Fear of Falling = Loss of Independence
Before her fall, Margie had a large circle of friends with whom she traveled, went to church and to other community events. After her fall, fear became her most frequent companion.
Margie’s intense fear of another fall made her hesitant to even leave her home. She feared the terrible pain, another hospital stay, and the arduous rehabilitation she endured to regain her ability to walk.
Margie’s story is similar to that of 2.5 million older Americans who go to emergency rooms for fall-related injuries each year, according to the Centers for Disease Control and Prevention. Falls are the chief cause of fractures, hospital admissions for trauma, loss of independence and injury deaths for adults over age 65.
Annually, falls cost the American health care system almost $20 billion in direct medical costs. Hospitalizations account for 63 percent of the total, 21 percent for emergency department costs and 16 percent is spent on outpatient treatment. Fractures are just 35 percent of non-fatal injuries but account for 61 percent of total costs.
Tell your doctor about every fall
Margie had experienced several minor “slips” in the three years prior to her traumatic hip fracture. She didn’t tell her doctor about the falls during regular checkups because she didn’t think she needed to. She’d only had some bruising, nothing broken; why bother the busy doctor, she reasoned. She was feeling her age but didn’t want her two daughters to think she couldn’t live independently anymore. They both seemed to think a nursing home was the only “safe” place for her. Margie valued her independence and didn’t want any changes in where she lived.
Margie should have told her doctor about the falls because many of the underlying causes of falls can be treated or corrected. Falls can be the sign of a new health problem that needs attention. Margie’s doctor could have double checked her medications for anything that increased fall risks. He could have referred her to a physical therapist who could help her improve her balance and encourage more walking to strengthen leg, hip and back muscles. A home safety specialist could have helped evaluate her home and yard for fall hazards. They might have corrected the loose stair tread and lack of stair railing that caused Margie’s fall to the bottom of her basement stairs.
Address every risk factor
Most falls are caused by a person’s physical condition or a medical problem. According to the National Institutes of Health, these are the prime risk factors that can increase your chance of falling:
- Muscle weakness, especially in the legs, including declining endurance and flexibility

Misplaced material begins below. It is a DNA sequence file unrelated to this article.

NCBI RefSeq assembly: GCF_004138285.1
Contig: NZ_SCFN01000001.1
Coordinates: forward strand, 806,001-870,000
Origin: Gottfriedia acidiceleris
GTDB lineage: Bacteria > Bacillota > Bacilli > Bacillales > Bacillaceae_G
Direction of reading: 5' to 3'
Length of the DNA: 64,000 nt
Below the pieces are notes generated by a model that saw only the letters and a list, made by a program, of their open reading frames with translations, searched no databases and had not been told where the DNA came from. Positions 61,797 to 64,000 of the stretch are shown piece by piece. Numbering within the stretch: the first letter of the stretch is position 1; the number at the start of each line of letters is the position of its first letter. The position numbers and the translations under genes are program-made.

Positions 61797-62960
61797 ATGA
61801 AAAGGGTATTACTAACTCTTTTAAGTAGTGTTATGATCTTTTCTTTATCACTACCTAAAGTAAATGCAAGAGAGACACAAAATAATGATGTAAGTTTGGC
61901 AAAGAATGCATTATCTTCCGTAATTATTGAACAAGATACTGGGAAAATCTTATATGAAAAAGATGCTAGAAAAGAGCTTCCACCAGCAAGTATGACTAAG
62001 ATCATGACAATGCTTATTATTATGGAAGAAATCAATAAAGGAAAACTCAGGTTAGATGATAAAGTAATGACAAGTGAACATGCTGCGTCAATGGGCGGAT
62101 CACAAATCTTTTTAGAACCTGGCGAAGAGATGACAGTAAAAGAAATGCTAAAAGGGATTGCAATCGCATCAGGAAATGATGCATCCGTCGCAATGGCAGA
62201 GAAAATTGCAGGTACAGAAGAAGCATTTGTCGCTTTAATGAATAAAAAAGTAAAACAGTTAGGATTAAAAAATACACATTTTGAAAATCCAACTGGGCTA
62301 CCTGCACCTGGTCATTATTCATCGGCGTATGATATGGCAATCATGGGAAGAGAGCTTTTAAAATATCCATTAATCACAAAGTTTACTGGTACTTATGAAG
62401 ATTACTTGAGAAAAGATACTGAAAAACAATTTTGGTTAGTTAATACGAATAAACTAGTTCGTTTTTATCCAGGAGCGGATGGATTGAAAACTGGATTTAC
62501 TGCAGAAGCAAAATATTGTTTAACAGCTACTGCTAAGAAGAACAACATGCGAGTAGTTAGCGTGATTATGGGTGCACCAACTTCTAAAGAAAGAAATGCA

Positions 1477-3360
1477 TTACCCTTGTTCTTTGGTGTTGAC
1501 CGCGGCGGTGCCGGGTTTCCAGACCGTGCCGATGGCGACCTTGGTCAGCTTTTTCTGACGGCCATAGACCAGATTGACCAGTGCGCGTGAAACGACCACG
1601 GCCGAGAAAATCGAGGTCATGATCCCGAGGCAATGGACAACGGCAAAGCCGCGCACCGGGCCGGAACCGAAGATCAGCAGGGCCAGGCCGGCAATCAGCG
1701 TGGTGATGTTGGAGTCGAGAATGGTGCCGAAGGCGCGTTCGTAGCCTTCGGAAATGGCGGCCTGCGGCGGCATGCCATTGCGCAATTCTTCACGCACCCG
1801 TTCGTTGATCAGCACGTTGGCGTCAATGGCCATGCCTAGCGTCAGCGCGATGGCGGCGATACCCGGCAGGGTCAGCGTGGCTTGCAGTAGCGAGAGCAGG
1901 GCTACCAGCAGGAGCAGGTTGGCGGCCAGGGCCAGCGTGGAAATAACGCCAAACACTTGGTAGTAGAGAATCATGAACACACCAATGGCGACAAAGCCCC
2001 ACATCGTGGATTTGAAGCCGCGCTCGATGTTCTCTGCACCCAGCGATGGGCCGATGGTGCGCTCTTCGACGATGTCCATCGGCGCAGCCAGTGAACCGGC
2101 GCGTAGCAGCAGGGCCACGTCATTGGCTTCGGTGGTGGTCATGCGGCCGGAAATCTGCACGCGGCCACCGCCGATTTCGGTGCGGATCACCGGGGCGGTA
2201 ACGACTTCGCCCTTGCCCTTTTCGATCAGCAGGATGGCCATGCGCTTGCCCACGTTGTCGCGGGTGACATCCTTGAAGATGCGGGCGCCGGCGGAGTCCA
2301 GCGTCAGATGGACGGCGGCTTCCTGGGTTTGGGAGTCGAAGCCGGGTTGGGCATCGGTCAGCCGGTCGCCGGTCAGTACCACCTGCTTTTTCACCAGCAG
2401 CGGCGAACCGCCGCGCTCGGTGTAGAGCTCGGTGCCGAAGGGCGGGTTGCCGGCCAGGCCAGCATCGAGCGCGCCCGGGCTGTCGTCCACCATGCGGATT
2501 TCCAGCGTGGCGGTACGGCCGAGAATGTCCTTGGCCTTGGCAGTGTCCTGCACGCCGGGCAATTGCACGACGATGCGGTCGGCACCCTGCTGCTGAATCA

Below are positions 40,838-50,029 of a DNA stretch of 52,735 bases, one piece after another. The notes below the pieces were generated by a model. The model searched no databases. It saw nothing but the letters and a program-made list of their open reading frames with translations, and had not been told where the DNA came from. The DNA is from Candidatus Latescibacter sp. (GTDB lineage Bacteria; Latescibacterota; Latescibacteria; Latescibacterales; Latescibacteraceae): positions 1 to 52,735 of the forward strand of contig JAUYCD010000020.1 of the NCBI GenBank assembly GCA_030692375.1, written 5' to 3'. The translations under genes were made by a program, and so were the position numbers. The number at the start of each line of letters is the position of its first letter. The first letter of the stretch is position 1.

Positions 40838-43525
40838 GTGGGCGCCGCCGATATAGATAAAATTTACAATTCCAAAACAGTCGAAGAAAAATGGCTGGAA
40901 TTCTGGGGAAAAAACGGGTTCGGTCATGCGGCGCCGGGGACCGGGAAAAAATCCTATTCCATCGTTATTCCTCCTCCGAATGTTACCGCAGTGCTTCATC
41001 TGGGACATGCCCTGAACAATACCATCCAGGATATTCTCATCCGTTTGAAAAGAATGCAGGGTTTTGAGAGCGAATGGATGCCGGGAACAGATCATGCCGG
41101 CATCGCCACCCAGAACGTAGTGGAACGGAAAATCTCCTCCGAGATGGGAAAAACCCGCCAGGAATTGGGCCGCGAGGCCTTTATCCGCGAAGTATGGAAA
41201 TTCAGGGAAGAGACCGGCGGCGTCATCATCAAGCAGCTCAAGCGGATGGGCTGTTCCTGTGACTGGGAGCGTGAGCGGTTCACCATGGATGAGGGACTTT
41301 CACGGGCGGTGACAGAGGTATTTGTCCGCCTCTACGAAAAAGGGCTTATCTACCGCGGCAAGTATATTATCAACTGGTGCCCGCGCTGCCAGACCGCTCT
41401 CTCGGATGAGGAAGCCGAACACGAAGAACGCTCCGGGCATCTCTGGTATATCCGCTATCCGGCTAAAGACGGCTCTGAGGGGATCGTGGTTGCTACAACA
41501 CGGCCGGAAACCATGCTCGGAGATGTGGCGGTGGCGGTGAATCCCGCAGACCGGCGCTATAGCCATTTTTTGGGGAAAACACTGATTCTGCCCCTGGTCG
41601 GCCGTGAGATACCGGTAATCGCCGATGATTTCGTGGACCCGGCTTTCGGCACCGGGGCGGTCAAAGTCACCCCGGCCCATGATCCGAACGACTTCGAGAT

- Balance and gait (how you walk) are usually linked to a lack of exercise, or a nervous system problem, arthritis or other medical condition
- Blood pressure, especially if it drops too much when you stand up and makes you dizzy enough to fall
- Poor health, including diabetes, heart and blood vessel diseases, and thyroid problems can alter your balance
- Slower reflexes – part of normal aging
- Foot problems that cause painful feet or altered gait
- Unsafe footwear including backless shoes or slippers, high-heeled shoes, smooth leather soles
- Sensory problems can make you less aware of where you’re walking; numbness in the feet removes your sense of where you’re stepping
- Poor vision, poor depth perception, glaucoma, cataracts and slower adjustment when you move from dark to light and light to dark areas
- Poor hearing can decrease your ability to react to what’s around you
- Poor lighting, both inside and outside
- Medications can cause dizziness or confusion; the more meds you take, the higher your fall risk
- Sedatives and some types of antidepressants are closely associated with fall risk; ask your doctor about tapering off them
- Alcohol can greatly affect your balance and reflexes
- Unsafe walking areas that include loose rugs, clutter on the floor or stairs, spills, lack of stair railings and grab bars, carrying heavy/bulky things up or down stairs
To preserve her independence, Margie decided to take matters into her own hands. She began an exercise program through a couple of morning exercise and yoga programs on television. Her nephew showed her some upper body exercises with two-pound weights to strengthen her bones. Strong bones can help prevent fractures if she does fall again. He also encouraged her to climb stairs every day. Eventually she was strong and confident enough to extend her walks to the neighborhood and a nearby park.
Regular exercise improves muscle tone and strength, heart function, and keeps joints, tendons and ligaments flexible. Multiple studies document a reduced rate of falling in older people who participate in exercise programs focused on balance, strength, flexibility and stamina.